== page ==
Adoption of Sustainable Agricultural Practices: Diffusion, Farm Structure, and Profitability1

Authors


  • 1

    An earlier version of this paper was presented at the Western Social Science Association meeting held in Denver, CO, 1992. Contribution No. 2848 from the Montana Agricultural Experiment Station.

Abstract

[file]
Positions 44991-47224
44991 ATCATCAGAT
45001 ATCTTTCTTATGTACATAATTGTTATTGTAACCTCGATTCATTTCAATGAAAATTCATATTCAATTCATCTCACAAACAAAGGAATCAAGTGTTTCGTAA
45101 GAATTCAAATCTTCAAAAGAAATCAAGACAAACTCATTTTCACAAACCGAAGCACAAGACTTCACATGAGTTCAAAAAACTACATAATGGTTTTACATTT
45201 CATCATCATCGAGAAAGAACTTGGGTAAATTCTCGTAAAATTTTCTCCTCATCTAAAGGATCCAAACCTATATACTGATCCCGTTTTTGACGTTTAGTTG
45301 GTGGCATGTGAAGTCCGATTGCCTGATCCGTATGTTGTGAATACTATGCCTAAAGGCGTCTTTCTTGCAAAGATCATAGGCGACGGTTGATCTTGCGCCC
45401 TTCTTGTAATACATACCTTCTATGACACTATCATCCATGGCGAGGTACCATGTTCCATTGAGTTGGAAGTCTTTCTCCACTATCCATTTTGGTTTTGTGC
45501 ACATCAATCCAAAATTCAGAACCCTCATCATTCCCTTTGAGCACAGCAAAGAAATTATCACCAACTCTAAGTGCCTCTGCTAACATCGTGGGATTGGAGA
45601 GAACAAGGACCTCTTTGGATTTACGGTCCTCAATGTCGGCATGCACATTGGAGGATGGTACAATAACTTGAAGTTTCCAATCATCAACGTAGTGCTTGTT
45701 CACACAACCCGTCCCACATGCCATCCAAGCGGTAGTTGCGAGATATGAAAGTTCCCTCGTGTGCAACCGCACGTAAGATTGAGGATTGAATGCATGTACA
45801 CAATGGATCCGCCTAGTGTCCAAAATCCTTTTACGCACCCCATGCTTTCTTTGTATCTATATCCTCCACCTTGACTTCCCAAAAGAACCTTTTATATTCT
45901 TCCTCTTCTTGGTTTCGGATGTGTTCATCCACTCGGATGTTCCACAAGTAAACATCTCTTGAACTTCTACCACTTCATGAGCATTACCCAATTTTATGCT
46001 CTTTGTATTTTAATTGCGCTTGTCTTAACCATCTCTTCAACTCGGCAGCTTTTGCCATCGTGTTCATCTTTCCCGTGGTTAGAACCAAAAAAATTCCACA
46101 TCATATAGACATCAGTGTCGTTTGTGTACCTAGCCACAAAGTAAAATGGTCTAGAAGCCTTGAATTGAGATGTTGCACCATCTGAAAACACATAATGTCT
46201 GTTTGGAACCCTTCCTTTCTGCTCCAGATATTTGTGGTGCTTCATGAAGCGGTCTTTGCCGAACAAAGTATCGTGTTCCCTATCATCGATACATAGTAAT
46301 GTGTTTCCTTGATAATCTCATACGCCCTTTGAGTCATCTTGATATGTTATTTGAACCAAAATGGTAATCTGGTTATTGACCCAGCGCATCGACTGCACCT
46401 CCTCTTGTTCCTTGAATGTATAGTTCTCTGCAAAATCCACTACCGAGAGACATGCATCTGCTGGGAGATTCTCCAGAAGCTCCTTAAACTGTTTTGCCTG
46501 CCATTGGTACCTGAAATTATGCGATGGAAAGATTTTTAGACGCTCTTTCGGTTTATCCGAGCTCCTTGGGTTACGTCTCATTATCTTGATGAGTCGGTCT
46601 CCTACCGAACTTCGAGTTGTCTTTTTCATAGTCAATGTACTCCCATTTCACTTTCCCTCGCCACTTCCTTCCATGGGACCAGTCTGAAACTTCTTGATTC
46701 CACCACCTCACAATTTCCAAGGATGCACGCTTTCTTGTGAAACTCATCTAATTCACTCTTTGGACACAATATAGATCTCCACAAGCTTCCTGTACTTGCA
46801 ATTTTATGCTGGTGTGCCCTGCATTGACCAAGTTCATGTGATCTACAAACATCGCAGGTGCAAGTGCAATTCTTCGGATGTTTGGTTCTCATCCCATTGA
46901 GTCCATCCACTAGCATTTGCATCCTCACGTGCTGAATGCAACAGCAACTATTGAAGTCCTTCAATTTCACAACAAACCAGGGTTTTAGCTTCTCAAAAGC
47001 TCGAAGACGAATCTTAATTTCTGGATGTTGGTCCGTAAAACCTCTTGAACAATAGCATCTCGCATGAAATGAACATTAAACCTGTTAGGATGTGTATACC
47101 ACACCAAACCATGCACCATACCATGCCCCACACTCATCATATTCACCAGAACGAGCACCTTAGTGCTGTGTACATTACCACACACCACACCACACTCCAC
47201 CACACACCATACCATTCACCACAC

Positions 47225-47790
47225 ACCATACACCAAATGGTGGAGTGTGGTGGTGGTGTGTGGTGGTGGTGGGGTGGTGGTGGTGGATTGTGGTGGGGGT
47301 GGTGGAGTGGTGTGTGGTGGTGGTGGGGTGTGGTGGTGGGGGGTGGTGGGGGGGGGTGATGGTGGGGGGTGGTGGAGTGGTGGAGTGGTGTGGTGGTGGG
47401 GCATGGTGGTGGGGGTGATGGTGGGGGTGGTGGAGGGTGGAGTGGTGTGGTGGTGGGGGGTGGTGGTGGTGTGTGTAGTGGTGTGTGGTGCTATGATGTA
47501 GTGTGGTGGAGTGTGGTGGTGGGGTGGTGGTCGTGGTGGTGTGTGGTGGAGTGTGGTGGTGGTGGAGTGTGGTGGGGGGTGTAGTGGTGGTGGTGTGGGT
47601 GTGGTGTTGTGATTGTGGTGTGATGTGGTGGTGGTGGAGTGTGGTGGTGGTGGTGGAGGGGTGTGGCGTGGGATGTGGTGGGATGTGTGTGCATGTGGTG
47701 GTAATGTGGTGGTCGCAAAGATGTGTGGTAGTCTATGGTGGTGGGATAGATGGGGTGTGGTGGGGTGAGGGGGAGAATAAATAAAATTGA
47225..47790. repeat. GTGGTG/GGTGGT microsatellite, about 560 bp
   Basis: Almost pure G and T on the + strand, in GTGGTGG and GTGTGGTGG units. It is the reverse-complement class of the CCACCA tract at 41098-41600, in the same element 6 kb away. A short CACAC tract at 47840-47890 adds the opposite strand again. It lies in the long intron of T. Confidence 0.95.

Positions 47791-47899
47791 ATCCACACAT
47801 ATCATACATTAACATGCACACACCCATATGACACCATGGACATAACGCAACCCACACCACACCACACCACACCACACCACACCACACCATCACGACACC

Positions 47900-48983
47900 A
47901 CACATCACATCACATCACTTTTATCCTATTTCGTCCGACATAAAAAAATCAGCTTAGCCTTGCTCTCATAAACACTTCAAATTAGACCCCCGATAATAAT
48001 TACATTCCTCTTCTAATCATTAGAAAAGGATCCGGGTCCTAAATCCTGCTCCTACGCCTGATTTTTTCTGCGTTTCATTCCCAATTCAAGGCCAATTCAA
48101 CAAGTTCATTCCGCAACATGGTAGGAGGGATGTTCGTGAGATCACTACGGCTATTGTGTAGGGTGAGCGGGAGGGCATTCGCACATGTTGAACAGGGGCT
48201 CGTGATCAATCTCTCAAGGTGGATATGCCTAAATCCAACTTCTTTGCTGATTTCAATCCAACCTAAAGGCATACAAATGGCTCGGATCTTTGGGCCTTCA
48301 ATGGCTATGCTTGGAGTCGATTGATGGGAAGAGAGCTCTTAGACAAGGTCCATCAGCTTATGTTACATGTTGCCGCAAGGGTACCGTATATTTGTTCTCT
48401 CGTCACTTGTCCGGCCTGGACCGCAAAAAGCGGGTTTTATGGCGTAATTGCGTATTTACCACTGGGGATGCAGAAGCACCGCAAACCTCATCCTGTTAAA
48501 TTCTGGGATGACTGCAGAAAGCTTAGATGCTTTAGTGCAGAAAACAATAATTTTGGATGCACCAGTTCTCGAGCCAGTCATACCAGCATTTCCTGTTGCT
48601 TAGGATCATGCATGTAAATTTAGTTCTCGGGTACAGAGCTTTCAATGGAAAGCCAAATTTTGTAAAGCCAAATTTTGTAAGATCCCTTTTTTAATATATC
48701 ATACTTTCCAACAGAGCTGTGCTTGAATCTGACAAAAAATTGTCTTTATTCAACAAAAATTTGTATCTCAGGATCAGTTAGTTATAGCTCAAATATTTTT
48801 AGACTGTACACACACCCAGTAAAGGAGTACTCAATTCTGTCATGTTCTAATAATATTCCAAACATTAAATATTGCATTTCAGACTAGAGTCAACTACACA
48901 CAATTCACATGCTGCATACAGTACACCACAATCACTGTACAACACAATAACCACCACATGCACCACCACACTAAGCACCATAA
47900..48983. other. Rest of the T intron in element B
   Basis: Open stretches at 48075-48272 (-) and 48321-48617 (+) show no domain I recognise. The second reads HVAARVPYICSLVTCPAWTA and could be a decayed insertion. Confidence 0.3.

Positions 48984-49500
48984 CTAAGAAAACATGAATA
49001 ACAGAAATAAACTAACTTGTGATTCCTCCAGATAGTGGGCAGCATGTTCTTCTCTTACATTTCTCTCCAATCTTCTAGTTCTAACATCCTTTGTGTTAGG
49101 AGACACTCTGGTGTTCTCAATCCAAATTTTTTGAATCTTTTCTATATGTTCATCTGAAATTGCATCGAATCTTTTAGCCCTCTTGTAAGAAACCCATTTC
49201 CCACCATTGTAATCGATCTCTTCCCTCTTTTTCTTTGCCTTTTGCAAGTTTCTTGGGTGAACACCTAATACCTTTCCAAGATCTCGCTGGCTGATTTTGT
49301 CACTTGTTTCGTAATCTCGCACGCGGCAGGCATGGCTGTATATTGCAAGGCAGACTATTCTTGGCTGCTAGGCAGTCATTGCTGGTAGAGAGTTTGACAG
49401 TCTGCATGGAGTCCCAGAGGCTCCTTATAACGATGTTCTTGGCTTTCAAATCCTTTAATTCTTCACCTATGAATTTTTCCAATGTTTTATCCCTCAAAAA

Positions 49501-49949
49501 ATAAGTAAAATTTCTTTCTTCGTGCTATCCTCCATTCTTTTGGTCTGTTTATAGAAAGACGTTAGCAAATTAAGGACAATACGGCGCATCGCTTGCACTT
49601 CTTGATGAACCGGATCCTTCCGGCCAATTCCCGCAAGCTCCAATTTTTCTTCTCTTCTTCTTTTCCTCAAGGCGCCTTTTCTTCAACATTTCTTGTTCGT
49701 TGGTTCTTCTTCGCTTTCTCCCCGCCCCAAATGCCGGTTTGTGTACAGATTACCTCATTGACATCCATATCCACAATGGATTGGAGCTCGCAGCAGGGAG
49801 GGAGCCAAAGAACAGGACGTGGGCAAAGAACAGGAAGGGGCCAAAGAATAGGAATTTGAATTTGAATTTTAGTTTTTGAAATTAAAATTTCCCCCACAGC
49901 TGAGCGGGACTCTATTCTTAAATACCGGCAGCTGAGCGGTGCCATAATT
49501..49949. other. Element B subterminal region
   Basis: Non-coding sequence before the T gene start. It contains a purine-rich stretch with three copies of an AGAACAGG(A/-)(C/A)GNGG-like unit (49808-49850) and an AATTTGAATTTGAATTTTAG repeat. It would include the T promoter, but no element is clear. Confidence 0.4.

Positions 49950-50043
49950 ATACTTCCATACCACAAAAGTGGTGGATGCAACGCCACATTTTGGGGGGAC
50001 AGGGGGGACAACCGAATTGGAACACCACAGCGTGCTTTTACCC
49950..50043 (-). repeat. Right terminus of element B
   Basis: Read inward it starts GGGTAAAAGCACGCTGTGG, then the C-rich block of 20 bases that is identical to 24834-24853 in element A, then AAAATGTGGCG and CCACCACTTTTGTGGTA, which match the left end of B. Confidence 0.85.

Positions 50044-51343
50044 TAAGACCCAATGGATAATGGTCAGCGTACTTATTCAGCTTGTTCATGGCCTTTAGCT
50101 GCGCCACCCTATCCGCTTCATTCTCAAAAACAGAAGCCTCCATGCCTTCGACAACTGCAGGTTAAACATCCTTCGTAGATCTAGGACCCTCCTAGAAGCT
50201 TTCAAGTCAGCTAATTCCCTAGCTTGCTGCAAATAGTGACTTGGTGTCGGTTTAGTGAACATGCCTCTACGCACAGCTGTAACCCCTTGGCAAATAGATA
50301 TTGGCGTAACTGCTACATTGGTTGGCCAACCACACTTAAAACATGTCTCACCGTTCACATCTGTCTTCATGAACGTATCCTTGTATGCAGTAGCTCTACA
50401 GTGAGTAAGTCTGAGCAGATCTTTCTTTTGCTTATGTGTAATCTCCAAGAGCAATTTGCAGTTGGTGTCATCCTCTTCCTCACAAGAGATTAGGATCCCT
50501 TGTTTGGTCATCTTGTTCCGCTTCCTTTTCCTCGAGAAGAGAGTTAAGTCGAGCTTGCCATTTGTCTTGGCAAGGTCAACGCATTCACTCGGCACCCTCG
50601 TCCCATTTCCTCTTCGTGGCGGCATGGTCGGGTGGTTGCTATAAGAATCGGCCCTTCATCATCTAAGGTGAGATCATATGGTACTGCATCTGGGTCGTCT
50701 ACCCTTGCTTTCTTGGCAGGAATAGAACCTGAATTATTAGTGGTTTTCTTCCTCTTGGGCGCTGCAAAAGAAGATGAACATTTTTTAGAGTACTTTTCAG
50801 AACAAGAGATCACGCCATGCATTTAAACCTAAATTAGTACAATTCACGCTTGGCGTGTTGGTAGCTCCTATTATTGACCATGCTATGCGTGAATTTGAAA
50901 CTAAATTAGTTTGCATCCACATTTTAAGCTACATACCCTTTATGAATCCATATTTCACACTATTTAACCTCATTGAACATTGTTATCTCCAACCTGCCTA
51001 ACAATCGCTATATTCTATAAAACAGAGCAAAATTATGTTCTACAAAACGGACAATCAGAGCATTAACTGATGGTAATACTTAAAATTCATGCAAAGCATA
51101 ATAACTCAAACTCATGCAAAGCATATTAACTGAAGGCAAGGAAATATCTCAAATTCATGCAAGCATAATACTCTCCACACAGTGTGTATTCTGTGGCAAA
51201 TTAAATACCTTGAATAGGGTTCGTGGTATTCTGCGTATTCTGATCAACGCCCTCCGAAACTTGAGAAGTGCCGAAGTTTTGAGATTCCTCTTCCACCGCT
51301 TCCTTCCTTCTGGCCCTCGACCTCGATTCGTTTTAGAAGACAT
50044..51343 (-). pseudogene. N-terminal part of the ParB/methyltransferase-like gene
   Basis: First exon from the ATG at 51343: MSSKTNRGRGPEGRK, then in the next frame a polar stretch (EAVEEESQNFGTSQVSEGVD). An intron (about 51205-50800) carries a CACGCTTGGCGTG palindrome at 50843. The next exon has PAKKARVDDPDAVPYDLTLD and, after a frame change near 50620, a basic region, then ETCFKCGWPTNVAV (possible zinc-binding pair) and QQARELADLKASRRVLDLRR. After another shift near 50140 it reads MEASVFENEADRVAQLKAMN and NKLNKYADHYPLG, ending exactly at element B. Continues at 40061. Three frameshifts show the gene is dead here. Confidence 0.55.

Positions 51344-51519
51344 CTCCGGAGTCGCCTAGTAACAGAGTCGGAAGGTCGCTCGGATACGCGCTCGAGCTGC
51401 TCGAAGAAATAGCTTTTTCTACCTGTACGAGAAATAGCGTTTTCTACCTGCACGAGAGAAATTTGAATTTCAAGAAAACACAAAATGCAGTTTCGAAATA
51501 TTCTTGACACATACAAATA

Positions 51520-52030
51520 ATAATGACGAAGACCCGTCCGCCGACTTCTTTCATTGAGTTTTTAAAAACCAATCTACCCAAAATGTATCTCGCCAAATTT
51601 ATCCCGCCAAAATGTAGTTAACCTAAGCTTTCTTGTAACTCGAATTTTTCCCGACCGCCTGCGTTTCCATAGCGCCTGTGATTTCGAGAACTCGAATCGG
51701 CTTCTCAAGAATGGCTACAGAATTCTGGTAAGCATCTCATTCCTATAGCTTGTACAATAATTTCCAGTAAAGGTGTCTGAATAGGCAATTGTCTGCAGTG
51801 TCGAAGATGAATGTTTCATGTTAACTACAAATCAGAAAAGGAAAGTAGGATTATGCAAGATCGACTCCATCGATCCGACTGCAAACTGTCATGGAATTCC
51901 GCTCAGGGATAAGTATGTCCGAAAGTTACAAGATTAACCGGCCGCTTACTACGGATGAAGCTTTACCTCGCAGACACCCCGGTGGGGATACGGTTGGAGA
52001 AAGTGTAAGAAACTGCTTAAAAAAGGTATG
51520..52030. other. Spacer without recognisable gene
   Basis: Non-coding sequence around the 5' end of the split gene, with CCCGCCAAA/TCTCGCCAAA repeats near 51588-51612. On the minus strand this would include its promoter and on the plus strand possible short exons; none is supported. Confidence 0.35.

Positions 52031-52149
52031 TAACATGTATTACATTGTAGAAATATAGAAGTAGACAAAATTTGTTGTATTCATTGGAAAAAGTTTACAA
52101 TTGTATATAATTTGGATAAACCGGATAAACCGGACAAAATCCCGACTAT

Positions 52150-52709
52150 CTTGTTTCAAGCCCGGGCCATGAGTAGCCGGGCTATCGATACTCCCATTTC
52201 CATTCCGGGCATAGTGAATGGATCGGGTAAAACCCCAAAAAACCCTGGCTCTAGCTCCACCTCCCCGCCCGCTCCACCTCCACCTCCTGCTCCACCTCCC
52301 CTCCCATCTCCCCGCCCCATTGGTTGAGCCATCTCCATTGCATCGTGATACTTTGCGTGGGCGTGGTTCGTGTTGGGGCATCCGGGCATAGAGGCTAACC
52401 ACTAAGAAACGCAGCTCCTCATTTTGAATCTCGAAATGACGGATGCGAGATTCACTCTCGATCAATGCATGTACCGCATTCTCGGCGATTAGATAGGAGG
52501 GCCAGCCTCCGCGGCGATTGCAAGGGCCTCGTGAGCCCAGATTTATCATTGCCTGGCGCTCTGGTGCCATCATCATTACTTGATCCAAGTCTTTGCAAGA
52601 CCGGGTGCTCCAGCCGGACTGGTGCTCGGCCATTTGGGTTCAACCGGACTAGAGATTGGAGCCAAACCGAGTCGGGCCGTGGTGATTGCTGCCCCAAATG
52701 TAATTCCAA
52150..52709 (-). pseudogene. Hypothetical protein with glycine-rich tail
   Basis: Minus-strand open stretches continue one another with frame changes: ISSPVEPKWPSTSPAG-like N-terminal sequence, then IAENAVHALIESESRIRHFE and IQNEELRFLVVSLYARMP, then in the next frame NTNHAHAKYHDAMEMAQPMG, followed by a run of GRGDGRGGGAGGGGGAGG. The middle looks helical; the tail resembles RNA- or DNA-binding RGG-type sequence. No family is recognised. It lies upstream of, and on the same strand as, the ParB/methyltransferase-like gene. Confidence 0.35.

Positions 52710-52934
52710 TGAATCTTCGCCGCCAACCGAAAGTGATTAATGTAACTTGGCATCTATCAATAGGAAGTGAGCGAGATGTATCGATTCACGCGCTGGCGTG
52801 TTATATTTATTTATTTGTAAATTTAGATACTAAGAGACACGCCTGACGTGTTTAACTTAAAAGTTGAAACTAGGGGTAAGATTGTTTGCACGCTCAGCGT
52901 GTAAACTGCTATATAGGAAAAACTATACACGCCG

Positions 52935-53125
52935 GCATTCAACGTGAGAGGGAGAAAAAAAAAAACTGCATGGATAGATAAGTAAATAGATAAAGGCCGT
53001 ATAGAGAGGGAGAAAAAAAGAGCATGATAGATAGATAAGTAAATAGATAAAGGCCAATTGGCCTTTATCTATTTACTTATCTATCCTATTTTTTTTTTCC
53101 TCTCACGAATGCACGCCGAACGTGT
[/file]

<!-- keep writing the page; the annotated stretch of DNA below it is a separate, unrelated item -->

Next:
Abstract This paper employs diffusion and farm-structure variables to explain variations in Montana farmers' adoption of two kinds of sustainable agricultural practices: those involving intensive management and those which require fewer purchased inputs. While perceived profitability was found to be the most important factor affecting adoption of both, the independent variables had different effects on beliefs about net economic returns as well as on adoption of the two practices. Type of farm enterprise played a larger role in adoption of the low-input practices than the management intensive ones; access to information was more important for the latter. Implications for policy are discussed.

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